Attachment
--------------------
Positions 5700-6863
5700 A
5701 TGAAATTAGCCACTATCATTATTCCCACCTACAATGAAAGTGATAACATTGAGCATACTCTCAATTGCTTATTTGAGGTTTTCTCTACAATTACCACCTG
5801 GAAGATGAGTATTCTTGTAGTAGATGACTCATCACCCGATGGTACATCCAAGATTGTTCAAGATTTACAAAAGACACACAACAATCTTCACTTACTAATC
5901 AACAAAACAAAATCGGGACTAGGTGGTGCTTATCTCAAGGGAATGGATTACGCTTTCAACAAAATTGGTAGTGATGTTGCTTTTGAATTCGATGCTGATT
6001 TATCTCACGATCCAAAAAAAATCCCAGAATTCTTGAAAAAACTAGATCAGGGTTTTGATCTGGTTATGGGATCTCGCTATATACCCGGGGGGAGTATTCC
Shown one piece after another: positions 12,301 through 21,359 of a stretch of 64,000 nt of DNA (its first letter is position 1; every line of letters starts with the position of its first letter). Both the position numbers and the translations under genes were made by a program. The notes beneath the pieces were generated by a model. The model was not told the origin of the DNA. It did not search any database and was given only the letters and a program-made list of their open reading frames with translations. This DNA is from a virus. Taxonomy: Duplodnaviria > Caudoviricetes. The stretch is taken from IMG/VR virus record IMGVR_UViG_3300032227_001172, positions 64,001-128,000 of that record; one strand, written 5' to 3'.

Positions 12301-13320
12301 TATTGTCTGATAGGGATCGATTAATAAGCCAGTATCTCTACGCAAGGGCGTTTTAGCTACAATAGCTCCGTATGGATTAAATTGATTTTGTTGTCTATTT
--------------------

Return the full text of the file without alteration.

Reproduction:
Positions 5700-6863
5700 A
5701 TGAAATTAGCCACTATCATTATTCCCACCTACAATGAAAGTGATAACATTGAGCATACTCTCAATTGCTTATTTGAGGTTTTCTCTACAATTACCACCTG
5801 GAAGATGAGTATTCTTGTAGTAGATGACTCATCACCCGATGGTACATCCAAGATTGTTCAAGATTTACAAAAGACACACAACAATCTTCACTTACTAATC
5901 AACAAAACAAAATCGGGACTAGGTGGTGCTTATCTCAAGGGAATGGATTACGCTTTCAACAAAATTGGTAGTGATGTTGCTTTTGAATTCGATGCTGATT
6001 TATCTCACGATCCAAAAAAAATCCCAGAATTCTTGAAAAAACTAGATCAGGGTTTTGATCTGGTTATGGGATCTCGCTATATACCCGGGGGGAGTATTCC
Shown one piece after another: positions 12,301 through 21,359 of a stretch of 64,000 nt of DNA (its first letter is position 1; every line of letters starts with the position of its first letter). Both the position numbers and the translations under genes were made by a program. The notes beneath the pieces were generated by a model. The model was not told the origin of the DNA. It did not search any database and was given only the letters and a program-made list of their open reading frames with translations. This DNA is from a virus. Taxonomy: Duplodnaviria > Caudoviricetes. The stretch is taken from IMG/VR virus record IMGVR_UViG_3300032227_001172, positions 64,001-128,000 of that record; one strand, written 5' to 3'.

Positions 12301-13320
12301 TATTGTCTGATAGGGATCGATTAATAAGCCAGTATCTCTACGCAAGGGCGTTTTAGCTACAATAGCTCCGTATGGATTAAATTGATTTTGTTGTCTATTT